• Across sectors where it is apparent that innovation is important not just to high-tech enterprises, but to services which represent the bulk of our economies, including public services; and
  • Across institutions, encompassing a broad array of actors. Today, innovation goes far beyond the confines of research labs to users, suppliers and consumers everywhere ─ in government, business and non-profit organisations.

Governments that understand these new trends will make the most of innovation policy and will be able to use this force to help their countries exit the crisis and bring about a greener and more sustainable type of growth. In its final version to be launched next year, the OECD Innovation Strategy will help governments devise policies that keep pace with these changes and promote productivity, competitiveness and growth.


3. Innovation policy: inventing a better world

Innovation must be harnessed to tackle global problems effectively and efficiently. Innovation in green technologies, for example, can help us fight climate change without sacrificing growth. But getting solutions to market will require the right incentives to spur innovation and development. Fortunately, there is evidence that innovation in climate change mitigation technologies is accelerating.

Innovation can also help us speed up social improvements in developing countries. It’s a powerful tool for combating infectious diseases and producing clean drinking water, for example. The ability to address these increasingly urgent issues depends on stronger innovation and new forms of international collaboration.

Different global challenges naturally call for different approaches; nevertheless, some common strategies are emerging to accelerate scientific progress and diffuse innovation as widely as possible:

  • we need greater involvement of the private sector, non governmental and philanthropic organisations;
  • we need to build greater capacity for innovation in developing countries, including through technology transfer; and,
  • to do these, we need to devise new financing mechanisms.


As the landscape for innovation continues to shift, how can policy adapt? I have already mentioned a few avenues for policy in my remarks, and these will be developed more fully in the Innovation Strategy in the coming months.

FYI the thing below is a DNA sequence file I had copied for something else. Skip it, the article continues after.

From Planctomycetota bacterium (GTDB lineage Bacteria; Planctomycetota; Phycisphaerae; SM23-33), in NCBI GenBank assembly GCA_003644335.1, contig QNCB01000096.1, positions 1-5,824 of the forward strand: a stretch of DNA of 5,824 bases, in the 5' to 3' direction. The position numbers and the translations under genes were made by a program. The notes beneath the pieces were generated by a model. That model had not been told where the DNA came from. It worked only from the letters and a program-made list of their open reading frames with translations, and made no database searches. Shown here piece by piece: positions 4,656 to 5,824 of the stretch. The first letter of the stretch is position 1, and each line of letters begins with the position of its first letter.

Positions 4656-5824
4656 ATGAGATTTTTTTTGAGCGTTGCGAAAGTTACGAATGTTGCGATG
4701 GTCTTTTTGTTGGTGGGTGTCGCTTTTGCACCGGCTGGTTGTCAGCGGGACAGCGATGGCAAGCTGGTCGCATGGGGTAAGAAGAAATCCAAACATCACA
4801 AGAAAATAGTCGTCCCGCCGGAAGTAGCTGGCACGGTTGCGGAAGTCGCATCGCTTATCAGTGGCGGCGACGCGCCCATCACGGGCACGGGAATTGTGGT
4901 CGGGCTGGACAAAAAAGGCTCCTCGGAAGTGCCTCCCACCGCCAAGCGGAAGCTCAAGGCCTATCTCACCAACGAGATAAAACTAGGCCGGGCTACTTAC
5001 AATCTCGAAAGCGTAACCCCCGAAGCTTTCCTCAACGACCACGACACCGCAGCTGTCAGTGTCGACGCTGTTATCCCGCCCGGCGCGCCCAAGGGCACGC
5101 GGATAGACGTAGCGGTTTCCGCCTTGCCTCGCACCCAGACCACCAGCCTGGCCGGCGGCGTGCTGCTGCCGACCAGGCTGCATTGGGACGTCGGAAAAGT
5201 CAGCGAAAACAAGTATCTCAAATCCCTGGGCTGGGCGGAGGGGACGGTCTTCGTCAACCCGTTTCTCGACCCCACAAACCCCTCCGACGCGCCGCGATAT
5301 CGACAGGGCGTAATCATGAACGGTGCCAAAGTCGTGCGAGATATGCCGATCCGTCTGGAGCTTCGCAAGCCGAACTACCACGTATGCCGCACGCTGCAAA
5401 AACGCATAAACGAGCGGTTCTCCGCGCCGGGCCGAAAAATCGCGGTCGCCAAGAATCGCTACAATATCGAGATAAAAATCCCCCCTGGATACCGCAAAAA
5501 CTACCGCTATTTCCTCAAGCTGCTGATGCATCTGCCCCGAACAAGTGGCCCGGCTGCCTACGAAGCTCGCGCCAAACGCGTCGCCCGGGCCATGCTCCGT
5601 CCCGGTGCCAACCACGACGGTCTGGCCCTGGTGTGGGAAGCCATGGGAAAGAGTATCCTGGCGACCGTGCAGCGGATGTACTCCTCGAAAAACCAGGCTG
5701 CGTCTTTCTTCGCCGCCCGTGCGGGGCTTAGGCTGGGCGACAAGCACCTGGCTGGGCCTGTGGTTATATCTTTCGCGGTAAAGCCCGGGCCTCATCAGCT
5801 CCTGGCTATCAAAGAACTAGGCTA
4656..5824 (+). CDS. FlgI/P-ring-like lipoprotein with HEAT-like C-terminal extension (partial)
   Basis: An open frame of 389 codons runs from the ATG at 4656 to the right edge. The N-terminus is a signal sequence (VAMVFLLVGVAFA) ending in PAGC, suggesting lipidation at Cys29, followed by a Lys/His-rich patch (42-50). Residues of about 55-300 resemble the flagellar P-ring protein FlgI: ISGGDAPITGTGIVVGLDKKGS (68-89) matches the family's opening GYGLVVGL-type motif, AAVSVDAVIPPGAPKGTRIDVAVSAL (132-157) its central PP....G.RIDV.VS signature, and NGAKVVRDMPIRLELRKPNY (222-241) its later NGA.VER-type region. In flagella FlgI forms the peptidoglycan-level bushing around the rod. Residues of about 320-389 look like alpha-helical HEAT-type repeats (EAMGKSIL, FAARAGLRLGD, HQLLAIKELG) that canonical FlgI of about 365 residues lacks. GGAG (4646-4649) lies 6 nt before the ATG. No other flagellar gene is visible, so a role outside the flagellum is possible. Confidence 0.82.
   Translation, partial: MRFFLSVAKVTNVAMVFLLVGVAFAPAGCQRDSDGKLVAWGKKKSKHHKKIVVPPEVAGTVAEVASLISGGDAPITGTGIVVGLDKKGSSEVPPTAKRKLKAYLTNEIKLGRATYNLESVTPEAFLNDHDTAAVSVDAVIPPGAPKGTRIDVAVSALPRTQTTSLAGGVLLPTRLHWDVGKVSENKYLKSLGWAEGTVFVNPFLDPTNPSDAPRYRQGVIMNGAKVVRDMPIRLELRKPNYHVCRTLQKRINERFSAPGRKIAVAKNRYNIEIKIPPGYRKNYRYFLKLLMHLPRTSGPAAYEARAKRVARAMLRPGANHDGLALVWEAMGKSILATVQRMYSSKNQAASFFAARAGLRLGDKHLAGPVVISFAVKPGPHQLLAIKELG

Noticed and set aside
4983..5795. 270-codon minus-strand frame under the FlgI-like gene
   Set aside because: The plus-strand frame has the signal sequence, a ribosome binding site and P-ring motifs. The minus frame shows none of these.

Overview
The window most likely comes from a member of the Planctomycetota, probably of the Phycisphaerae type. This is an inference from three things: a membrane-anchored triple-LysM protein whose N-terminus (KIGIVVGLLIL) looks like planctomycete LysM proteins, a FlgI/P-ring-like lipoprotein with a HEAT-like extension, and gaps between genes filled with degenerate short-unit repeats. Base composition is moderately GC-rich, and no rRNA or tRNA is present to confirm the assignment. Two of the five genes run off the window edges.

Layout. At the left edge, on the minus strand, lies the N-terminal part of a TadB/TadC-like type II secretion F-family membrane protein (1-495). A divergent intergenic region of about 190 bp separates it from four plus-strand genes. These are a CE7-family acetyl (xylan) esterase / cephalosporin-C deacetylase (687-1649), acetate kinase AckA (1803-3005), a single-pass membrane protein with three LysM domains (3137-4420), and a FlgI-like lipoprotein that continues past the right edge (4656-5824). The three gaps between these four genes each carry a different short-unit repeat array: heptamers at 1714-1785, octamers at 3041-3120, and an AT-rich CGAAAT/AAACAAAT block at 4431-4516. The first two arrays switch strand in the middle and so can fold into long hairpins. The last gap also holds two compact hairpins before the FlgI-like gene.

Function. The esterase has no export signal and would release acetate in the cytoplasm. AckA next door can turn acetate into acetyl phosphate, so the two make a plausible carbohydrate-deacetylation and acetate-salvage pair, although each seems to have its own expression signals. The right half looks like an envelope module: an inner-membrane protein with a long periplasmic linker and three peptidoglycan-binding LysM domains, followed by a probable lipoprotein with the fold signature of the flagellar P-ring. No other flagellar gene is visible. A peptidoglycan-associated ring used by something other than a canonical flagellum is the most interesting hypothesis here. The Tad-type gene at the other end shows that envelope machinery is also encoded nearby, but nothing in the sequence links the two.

One thing is certain: developing a coherent governance strategy requires coordination at the local, regional, national and international levels, across a wide range of private and public actors. It is a difficult challenge.

Let me also mention one thing that Governments should not do in this world where innovation is increasingly global – and that is to engage in protectionist behaviour – even with a fig leaf of being “green” or “strategic.”  In this new collaborative, open,  innovative environment – the gains from the clever application of someone else’s technology can be as important as developing the technology yourself.

Innovation is the “magic powder” that can turn our countries, cities and rural areas into attractive, dynamic and dignifying places to live and invest. In these very difficult times, it is crucial that our policies are tuned and oriented towards creating the best possible environment for innovation to flourish and spread. An economy is a living system. That’s why policy-makers must think more like gardeners than mechanics.

Although recovery measures to fight the current economic crisis have already been decided, the hard work of implementing them, of rebuilding our damaged economies and restructuring them for sustainable growth has barely begun. The key to success will be our ability to innovate. Let me repeat it: the key to success will be our ability to innovate. This is not a policy option; it is an imperative!

I therefore congratulate the Montreal Conference for putting innovation front and centre; and I look forward to sharing with you both the interim results today, and the complete and final version next year of our OECD Innovation Strategy for the 21st Century – one that will lead to a stronger, cleaner and fairer global economy.

Thank you very much.

 

Related Documents

 

OECD Crisis and Innovation - June 2009